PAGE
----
Sometimes it’s best to just accept reality

It's often a waste of time to get upset about things you can't change. 

When your flight is delayed or you're stuck in bad traffic or it's raining on a day you wanted to go to the beach, that's the reality.  Getting upset won't change things for the better (and I admit that I often make that mistake).  The better job you can do of just accepting things you can't change, the better you'll feel and the less negative energy you'll waste. 

There are about 40 colleges in the country where admission is absurdly competitive.  The applicant pools are full of the most accomplished students in the world, and just about all of them get rejected. A lot of those rejected kids were just as qualified and worked just as hard as those who were admitted.  It's neither rational nor fair.  But it's the reality at those schools.  You can complain about it or lament your admissions misfortune, but that's not going to make you feel better.  And it's not going to improve your college outlook at all.  You might as well accept it.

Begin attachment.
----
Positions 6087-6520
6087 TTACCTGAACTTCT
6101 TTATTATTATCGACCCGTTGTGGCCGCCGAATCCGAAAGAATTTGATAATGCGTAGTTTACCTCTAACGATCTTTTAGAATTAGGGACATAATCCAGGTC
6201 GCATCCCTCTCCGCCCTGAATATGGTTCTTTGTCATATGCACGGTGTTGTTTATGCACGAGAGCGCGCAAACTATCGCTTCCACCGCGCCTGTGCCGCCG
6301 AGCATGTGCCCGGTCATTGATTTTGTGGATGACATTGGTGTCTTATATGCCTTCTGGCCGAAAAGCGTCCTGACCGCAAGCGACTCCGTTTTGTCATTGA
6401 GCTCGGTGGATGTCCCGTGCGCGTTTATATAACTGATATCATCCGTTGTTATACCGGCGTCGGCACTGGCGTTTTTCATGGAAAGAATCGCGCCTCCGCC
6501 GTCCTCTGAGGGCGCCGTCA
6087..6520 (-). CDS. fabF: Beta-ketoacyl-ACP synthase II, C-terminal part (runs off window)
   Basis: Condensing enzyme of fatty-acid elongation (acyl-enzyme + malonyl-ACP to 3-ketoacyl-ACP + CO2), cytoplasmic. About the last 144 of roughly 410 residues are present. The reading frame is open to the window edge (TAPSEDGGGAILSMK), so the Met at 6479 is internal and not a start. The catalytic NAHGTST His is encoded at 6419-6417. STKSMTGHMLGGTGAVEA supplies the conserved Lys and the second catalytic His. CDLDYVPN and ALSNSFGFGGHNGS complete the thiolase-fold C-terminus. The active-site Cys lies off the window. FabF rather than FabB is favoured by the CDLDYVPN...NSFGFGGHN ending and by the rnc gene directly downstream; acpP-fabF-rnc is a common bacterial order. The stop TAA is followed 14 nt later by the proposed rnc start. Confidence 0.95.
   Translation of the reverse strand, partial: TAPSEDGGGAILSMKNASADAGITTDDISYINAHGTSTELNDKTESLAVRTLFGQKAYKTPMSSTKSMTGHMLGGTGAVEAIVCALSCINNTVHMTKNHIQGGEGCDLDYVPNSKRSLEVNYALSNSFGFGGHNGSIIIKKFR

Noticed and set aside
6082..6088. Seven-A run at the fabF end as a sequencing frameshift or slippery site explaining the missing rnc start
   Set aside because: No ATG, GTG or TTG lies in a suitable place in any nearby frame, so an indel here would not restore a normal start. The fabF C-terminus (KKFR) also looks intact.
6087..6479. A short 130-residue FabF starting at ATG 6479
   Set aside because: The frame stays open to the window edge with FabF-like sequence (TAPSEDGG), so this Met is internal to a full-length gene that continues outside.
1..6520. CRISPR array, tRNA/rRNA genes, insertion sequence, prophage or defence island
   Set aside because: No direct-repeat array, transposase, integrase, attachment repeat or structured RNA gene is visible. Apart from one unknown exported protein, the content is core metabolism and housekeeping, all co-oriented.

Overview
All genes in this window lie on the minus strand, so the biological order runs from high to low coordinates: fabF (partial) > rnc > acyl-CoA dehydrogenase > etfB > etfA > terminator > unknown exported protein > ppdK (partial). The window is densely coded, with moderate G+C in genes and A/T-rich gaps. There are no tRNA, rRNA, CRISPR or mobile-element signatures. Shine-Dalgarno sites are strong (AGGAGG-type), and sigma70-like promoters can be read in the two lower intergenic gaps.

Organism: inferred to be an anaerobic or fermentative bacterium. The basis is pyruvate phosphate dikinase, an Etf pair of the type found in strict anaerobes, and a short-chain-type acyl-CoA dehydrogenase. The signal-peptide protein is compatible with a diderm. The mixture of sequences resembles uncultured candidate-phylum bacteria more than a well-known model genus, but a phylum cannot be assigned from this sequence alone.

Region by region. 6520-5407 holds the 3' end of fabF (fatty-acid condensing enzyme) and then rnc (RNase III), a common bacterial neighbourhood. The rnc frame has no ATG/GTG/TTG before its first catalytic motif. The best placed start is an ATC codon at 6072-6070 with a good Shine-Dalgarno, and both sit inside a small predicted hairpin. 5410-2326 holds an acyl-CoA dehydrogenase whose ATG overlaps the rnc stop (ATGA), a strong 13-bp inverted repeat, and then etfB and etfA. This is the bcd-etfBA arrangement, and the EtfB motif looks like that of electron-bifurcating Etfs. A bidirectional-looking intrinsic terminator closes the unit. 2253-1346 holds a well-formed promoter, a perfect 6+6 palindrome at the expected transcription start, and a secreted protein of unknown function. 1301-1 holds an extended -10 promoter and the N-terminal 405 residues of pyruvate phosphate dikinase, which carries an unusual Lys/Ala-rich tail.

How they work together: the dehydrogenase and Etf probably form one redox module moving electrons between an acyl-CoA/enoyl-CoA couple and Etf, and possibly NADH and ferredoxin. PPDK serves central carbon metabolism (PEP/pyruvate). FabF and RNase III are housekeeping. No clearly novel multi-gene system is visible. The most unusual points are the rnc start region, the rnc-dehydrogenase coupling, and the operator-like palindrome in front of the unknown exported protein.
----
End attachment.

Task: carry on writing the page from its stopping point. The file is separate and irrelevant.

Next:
I'm not saying you should abandon your dreams if you think Princeton is the school for you.  You can (and should) work as hard as you can to give yourself as many college options as possible. 

But once you accept the admissions reality you can't change, you can put your mental energy to better use.  You can learn as much as you can in your classes motivated by the fact that knowledge is always a good thing.  You can enjoy your time on the soccer team or in the school play or at your part-time job because you know you're getting something good out of it even if Harvard says, "No."  You won't take any rejections from highly selective colleges personally any more than you could blame yourself for not winning the lottery. 

And maybe you'll even reject the notion that those 40 schools are inherently better than others (they aren't, by the way).  You could take charge of your college process and find some other colleges that fit you well and that would be excited to have you join their class. 

Sometimes acknowledging the reality actually leaves you with a lot more options.